June 19th, 2024

Everybody may love Raymond, but Ray Romano loves Peter Boyle

By John Carucci, The Associated Press on May 20, 2024.

NEW YORK (AP) – “Baffling” is how Ray Romano calls the continued success of “Everybody Loves Raymond,” nearly 20 years after the CBS sitcom ended its nine-season run. “It goes so fast.”

That success comes as a surprise to the New York City-born comedian, who admits he’s always filled with doubt. So, when he started working on the series based on his comedy, he wasn’t confident in his acting chops, especially during the first season.

He didn’t think the show would have survived if not for an unlikely mentor: The late Peter Boyle, who played Raymond’s curmudgeonly father, Frank.

“He’s one of the main reasons it worked for me, because he made me feel accepted and comfortable. He was that kind of guy,” Romano says.

During a recent interview with The Associated Press, Romano shared insights about the sitcom, his relationship with Boyle and his career.

AP: You took a big chance casting Peter Boyle in a sitcom, didn’t you?

ROMANO: He wasn’t supposed to read. We were just supposed to have a meeting with him. But he offered to read. And in his defense, it was a rough day for him. We really couldn’t gauge whether he was getting the comedy of it, and we still said, “It’s Peter Boyle, let’s just go with the best actor in the room.”

AP: Outside of “Young Frankenstein,” his work was more serious, why the leap of faith?

ROMANO: He was hands down the best actor. And we rolled the dice, and it paid off because he was hysterical. When you’re creating a sitcom, you’ve got to get lucky. And we got lucky that we found Peter.

AP: You recently honored Peter at the International Myeloma Foundation gala?

ROMANO: Peter Boyle unfortunately passed away from myeloma, and his wife, Lorraine, started this charity to raise money for the International Myeloma Foundation. I love Peter and he meant a lot to me and I agreed to be part of it and I’ve been hosting it almost every year. It’s a night of comedy and it’s a little bit of music and raises money for a good cause.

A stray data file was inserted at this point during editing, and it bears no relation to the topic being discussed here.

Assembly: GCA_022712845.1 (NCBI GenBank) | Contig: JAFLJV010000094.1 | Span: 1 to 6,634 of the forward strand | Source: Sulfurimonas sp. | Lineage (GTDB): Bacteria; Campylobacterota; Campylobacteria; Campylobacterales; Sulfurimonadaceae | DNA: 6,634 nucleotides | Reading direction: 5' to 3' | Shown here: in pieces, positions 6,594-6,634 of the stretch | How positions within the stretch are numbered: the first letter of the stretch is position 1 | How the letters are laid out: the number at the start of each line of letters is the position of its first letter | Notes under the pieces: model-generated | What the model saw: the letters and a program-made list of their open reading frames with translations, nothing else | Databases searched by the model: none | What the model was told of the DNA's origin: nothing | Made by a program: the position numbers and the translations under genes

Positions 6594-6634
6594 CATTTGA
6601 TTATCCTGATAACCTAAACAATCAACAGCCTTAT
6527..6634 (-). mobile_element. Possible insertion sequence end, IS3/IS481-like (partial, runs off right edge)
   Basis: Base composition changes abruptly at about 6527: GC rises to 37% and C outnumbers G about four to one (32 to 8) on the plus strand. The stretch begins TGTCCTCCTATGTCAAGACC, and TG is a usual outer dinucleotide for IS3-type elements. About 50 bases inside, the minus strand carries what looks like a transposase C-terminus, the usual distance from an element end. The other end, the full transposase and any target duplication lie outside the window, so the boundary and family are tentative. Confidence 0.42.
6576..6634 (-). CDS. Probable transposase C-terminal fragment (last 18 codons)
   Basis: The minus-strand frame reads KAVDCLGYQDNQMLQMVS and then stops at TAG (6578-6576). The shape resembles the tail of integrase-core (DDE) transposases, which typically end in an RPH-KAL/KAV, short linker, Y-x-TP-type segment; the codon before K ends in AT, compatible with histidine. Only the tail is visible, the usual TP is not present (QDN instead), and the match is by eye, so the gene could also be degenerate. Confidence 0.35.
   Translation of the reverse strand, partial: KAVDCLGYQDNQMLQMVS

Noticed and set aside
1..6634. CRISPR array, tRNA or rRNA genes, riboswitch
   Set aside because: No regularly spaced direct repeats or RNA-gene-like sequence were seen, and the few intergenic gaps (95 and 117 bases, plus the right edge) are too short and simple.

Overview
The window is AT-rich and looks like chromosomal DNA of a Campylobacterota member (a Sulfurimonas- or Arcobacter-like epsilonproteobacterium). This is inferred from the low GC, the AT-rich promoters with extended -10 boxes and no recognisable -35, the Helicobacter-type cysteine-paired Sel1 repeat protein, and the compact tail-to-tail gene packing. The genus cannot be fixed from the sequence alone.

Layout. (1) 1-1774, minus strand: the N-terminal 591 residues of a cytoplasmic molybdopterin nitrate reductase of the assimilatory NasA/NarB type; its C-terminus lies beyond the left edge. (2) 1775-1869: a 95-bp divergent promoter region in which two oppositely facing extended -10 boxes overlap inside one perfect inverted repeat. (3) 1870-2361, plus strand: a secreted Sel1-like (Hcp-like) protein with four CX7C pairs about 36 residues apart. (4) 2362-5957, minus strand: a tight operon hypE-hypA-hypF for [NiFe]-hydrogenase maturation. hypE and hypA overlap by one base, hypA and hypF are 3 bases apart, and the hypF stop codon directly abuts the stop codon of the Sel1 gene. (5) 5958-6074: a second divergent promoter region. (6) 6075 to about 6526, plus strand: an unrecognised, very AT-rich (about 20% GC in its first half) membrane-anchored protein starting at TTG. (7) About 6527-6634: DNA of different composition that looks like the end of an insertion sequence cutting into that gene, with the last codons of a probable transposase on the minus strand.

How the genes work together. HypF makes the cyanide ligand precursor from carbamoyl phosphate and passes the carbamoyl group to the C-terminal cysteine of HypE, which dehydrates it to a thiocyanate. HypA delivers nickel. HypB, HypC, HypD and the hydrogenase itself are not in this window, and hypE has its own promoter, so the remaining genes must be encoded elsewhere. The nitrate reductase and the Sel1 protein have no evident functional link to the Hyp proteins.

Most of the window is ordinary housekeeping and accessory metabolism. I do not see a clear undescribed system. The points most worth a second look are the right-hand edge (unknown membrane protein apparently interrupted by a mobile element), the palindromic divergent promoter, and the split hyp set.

AP: You mentioned that Peter led an interesting life?

ROMANO: He was a monk sworn to silence for two years. I don’t know if you knew that he lived in a monastery. That was his pre-Hollywood days, and I don’t know, I guess that didn’t work out for him. (laughs)

AP: Who would think that the man that played Frank Barrone had such an interesting life?

ROMANO: His wife was a reporter for Rolling Stone. And she interviewed him, and that’s how they met. She was friends with Yoko Ono. They all started hanging out. And when they got married, John Lennon was the best man at Peter’s wedding. So, he’s just a fascinating guy and totally different from the character that he played on my show.

AP: How big a find was Brad Garrett?

ROMANO: Listen, when you’re creating a sitcom, you’ve got to get lucky. And we got lucky that we found Peter, we found Doris Roberts and even Brad Garrett. You know, we didn’t write that role. Brad brought this persona that was nowhere in our minds when we were creating the show. So, we got lucky there. All those things had to fall in place for it to be successful.

AP: But that wasn’t the case for the first season?

ROMANO: If I’m being brutally honest, I was filled with doubt all the time. I don’t know if I’m acting well, and I know I’m not in the first season. I can look back and see I’m stiff. We’re trying to kind of nail down the tone. And so it’s a little bumpy in the beginning.

AP: When did the show find its way?

ROMANO: We were in 110th place in the Nielsens, and then decided to put us on after “Cosby,” for the last four episodes, and “Cosby” was their No. 1 show. And if we held the audience, we were going to make it. If we didn’t, they were going to cancel us. That’s what we knew. And we not only held his audience, I think we went up a tick for those last four episodes. That’s when it starts to sink in.

AP: How much do get out to the clubs these days?

ROMANO: I still do it. I don’t get to do it as much. When I go to New York, I always go to my club, the Comedy Cellar, downtown. It’s ironic that I’m in LA for 27 years now, and I have all these comedy clubs here, and yet I don’t go.

AP: Do you try your comedy on the family?

ROMANO: To be honest, it usually comes from the family. A lot of stuff comes from what my wife says without trying to be funny. I have this bit now in my act and it’s an exact quote from my wife. She said, to me, “You don’t talk a lot, but when you do, it’s too much.” After she said that I wrote it down: “That’s going in the act.”

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